Instead of trying to cover the details of a lot of different injuries (come to the new version of Therapeutic Yoga Teacher Training at The Expanding Light if you want more), this article is going to focus on maintaining a healthy extensor mechanism. That’s what helps keep the knee joint stable, strong, flexible, and on track! The good news is that learning how to do that will benefit just about any knee injury that you may come across, whether you understand the pathology or not.
Preventing Knee Injuries
Prevention comes first. Leg alignment is key in both preventing and rehabilitating knee injuries. The knee quiz focused on the most common misalignments of the knee. Consistently practicing yoga (or other activities) without proper alignment can destabilize the knee joint and create extensor mechanism injuries. Once injured, misalignment will continue to stress the knee and not allow it to recover fully.
Sometimes it’s difficult for a student (or a teacher) to know exactly when the knee is straight, and not hyperextended. Finding the center of the knee joint and aligning it is one of the alignment techniques that we practice a lot in Therapeutic Yoga Teacher Training. In the meantime, whenever there is uncertainty, err on the side of having the knee being slightly flexed, not slightly hyperextended. Being slightly flexed will not injure the knee. In fact, it will slightly strengthen the quadriceps.
In one workshop, I had a student who was a chronic knee hyperextender, with very little upper leg musculature. to her, putting her legs into alignment and holding them felt like phase one of Utkatasana (Chair Pose); her knees also felt bent. However, she could feel right away how it took the stress off her knee joints. Similarly, many of your students may say that they feel that their leg is bent when you place it in proper alignment. Let them know that as they continue to practice correct alignment, the new position will soon feel like the straight position that it is.
In all yoga positions, we want to keep the sensations out of the knee joint itself. One does not get stronger by going into the pain or discomfort of a joint. In fact, one gets weaker through destabilizing the joint. Feeling sensations in the joint is not the way to become more flexible either. Again there will be a grey zone, which it will be hard to determine if what a student is feeling is (a) the effort or stretch of the muscle and tendon that attach to the knee joint, or (b) the ligaments holding it together, or (c) the other tissues that comprise the knee joint.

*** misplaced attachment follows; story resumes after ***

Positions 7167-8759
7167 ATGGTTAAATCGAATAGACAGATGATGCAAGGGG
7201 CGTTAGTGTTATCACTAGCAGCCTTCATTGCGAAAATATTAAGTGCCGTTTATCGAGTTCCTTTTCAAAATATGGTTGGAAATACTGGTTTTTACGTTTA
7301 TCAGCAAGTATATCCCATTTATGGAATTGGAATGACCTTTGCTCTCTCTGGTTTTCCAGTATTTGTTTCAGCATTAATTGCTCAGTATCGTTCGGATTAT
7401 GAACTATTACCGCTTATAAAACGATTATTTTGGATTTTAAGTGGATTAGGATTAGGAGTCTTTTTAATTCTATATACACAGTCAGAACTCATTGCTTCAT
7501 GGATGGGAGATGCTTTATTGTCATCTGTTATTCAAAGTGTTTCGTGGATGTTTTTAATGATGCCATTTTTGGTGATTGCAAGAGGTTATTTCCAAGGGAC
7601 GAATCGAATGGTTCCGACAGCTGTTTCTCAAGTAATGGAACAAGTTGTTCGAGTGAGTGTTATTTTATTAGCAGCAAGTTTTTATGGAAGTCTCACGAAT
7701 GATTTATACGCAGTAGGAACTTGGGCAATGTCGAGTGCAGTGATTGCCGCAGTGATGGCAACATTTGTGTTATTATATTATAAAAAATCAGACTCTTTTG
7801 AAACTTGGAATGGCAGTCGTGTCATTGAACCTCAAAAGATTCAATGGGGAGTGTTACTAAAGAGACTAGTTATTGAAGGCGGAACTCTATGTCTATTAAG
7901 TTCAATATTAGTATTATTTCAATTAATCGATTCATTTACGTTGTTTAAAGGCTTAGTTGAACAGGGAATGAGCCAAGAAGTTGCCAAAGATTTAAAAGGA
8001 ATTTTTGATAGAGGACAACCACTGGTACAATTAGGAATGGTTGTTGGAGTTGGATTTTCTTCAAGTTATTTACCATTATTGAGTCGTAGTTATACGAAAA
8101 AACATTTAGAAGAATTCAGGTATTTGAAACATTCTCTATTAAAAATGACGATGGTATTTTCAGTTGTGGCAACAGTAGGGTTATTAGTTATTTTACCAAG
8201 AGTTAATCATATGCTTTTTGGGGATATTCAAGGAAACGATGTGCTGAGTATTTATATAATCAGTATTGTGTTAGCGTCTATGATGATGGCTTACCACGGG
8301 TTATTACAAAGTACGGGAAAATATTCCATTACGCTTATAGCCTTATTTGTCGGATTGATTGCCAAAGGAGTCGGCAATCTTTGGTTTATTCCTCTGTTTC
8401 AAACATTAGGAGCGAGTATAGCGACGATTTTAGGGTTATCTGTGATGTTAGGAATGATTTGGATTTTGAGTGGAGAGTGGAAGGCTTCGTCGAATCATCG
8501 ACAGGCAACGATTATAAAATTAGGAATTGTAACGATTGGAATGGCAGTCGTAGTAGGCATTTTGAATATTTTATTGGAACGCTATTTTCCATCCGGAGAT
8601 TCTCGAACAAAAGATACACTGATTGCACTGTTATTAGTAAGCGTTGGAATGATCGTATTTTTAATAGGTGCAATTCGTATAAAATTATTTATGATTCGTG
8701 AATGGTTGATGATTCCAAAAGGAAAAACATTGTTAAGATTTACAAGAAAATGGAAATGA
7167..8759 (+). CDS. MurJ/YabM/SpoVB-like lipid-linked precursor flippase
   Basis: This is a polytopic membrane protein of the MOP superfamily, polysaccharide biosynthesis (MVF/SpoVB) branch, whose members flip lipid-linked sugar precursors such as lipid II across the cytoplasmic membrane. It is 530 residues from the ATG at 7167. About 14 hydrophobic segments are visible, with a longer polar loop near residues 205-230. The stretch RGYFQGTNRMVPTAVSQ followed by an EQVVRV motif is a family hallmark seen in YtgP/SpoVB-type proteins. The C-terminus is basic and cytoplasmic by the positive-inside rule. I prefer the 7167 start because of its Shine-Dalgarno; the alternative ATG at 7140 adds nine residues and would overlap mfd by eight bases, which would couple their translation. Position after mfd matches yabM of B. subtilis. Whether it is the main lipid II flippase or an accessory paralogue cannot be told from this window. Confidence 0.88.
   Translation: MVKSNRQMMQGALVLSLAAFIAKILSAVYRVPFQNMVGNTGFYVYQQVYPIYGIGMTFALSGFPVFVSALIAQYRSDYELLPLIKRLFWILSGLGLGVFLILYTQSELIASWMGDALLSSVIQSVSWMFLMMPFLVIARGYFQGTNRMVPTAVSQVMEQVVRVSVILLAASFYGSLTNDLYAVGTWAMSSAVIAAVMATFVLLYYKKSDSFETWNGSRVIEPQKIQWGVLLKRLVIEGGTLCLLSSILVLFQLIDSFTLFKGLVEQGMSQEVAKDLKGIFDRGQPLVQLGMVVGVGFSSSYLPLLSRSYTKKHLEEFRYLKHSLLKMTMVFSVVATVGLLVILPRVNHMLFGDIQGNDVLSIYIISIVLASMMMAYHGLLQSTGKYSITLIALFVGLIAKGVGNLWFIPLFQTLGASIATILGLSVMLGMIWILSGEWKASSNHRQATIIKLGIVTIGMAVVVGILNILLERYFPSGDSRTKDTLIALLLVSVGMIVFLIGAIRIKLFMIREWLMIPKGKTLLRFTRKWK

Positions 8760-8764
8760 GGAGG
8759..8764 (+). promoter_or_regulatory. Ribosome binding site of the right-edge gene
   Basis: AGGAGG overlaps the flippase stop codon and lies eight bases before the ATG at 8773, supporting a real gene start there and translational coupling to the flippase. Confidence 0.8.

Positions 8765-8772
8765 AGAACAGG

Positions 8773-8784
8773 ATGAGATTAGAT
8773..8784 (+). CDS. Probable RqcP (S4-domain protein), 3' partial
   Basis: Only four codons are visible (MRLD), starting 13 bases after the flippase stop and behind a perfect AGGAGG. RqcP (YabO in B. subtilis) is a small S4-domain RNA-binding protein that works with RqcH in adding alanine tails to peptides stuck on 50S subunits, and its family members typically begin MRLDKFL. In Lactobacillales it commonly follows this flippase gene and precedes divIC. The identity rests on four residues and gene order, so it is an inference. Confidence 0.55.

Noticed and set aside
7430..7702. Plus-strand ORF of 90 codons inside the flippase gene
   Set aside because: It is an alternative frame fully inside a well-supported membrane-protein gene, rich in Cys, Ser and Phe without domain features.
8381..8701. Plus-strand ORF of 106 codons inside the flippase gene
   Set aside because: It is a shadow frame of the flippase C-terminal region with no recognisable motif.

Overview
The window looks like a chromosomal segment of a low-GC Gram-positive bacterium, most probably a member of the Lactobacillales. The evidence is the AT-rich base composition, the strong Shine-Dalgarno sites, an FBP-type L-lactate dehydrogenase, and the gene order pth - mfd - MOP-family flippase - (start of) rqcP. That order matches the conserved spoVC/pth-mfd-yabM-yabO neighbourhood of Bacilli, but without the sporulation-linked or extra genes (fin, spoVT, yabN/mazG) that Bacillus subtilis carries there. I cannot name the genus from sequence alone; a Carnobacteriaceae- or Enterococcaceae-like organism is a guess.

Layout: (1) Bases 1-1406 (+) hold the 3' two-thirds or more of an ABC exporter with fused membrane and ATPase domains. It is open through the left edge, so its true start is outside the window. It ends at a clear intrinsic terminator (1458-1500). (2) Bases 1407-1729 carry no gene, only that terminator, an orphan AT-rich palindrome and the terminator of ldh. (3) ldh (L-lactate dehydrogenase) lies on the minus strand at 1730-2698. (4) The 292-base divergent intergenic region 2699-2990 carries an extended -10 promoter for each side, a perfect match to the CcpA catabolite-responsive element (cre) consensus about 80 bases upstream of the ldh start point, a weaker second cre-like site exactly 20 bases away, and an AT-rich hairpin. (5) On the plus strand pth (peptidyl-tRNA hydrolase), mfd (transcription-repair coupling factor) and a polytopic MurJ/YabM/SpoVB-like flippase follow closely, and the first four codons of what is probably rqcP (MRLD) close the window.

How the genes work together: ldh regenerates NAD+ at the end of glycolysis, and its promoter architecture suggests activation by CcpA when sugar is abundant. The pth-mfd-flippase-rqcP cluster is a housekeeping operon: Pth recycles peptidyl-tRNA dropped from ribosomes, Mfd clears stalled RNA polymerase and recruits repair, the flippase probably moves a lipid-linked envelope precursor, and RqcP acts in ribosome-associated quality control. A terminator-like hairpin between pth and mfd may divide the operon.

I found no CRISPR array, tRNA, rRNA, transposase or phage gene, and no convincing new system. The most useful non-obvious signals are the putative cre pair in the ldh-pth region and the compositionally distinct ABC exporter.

When in doubt, back off. Strength and flexibility can be gained without going into the extreme position. Teach your students to be like the tortoise: slow and steady to get results instead of fast and impatient, which invites injury.
Knee Tip Sheet
Here are some tips on what should be emphasized for knee injuries, and what should be avoided (which is every bit as important as what to do, if not more important in some cases). We’ll begin with several for your teaching:
1. Do not show the incorrect way to place your knees!
This may seem obvious to most, but guess how I first injured my knee? I was teaching dance and yoga classes at the time. I was getting pretty smart about alignment (or so I thought), so I would show my dance students in particular how not to do their plies (knee bending exercises), i.e., how to avoid injury by turning their knees neither too much out nor too much in relative to their foot position.
Sure enough, since I showed them regularly as a reminder, I was later able to prove (in a most unfortunate way) that I was indeed correct: I demonstrated hopping on one leg while in arabesque (other leg extended straight out behind) movement, and due to the instability I had created in my knee through my demonstrations, injured my knee right there in front of them. (I told you so!)
2. Look carefully at your students’ knee alignment!
This means walking around the room to observe alignment from different angles. No hyperextension in any position!
3. Tell students that they should never feel the pose in the knee joint itself.
This is especially true in stretching asanas (in particular, those positions that stretch the fronts of the thighs) or weight-bearing with the knee(s) bent (e.g. standing poses like Virabhadrasana I and II). Now for a few general tips for those who already have knee injuries: